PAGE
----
New Brunswick Finance Minister Blaine Higgs says each government department must cut its spending by at least two per cent to eliminate waste, despite a campaign promise to increase health spending.
"It's a universal program, so there aren't any departments that are exempt from looking at where we can minimize wasteful spending," Higgs told CBC News on Thursday.
During the fall provincial election campaign, the Progressive Conservatives promised that the Health Department would get a three per cent increase every year for four years.
Given there's waste to be cut, reducing each department's overall budget by two per cent should not affect service to the public, Higgs said.
"Obviously, if we can make better decisions, we'll meet that target and maybe we'll go beyond that target," he said.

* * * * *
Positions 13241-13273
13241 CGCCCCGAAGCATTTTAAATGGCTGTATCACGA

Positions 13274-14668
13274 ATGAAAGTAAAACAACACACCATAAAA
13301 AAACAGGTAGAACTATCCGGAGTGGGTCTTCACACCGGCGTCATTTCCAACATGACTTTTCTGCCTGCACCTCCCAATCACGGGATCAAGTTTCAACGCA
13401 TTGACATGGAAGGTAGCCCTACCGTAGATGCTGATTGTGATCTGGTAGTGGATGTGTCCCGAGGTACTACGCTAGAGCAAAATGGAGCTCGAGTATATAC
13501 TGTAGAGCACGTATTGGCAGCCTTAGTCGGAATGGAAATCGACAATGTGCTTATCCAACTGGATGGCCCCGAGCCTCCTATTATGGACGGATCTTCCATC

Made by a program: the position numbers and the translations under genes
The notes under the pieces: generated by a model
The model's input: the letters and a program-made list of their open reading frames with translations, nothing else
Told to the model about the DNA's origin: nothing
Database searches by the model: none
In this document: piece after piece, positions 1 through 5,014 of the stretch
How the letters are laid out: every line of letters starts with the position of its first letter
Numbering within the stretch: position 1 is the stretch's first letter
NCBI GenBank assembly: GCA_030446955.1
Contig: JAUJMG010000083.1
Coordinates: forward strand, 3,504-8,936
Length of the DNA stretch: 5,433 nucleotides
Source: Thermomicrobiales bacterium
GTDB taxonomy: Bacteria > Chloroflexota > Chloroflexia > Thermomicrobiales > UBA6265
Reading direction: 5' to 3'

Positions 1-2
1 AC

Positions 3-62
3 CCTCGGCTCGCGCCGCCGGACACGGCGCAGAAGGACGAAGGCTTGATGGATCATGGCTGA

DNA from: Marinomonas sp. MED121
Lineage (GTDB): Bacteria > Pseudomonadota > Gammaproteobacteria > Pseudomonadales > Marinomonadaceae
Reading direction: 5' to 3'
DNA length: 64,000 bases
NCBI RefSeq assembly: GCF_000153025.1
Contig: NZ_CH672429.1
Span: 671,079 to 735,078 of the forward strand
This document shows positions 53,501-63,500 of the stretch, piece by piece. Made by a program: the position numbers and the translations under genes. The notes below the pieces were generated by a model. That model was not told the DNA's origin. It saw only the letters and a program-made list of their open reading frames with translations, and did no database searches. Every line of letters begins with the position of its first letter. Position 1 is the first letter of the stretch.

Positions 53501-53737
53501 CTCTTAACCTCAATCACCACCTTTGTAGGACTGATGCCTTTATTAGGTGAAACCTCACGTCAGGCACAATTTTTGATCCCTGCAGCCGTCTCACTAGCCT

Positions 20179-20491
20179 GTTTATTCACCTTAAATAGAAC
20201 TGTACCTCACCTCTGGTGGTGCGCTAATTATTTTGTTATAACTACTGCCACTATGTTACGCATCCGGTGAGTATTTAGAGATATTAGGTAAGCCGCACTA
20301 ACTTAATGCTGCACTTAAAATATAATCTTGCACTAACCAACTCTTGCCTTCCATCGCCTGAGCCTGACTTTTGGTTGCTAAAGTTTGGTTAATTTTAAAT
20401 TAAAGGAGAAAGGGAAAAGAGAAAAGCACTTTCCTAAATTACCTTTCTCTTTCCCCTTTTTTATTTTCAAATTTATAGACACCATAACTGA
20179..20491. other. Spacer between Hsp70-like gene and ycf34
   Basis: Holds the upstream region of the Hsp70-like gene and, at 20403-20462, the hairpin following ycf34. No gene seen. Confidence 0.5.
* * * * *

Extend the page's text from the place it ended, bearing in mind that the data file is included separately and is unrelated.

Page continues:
"It won't be impacting any one service. It will just be doing a better job."
This year's health budget is $2.46 billion; the department would have to cut $49.2 million to meet the two per cent target.
Last year, the department went over its budget by more than that amount because of the H1N1 immunization program and pay raises for doctors.
Meanwhile, in another effort to deal with New Brunswick's $749-million deficit, Premier David Alward is asking the province's civil servants to send him their ideas for cutbacks.
"You know better than anyone how our government works and where we can save," Alward said on a video recorded for an internal government website obtained by CBC News on Thursday.
"New Brunswick's fiscal situation is dire. We face a structural deficit that must be eliminated to put our province back on a sustainable track for the future.
"The situation requires immediate and sustained discipline."
The premier goes on to say that cutting two per cent of government spending would save $100 million each year.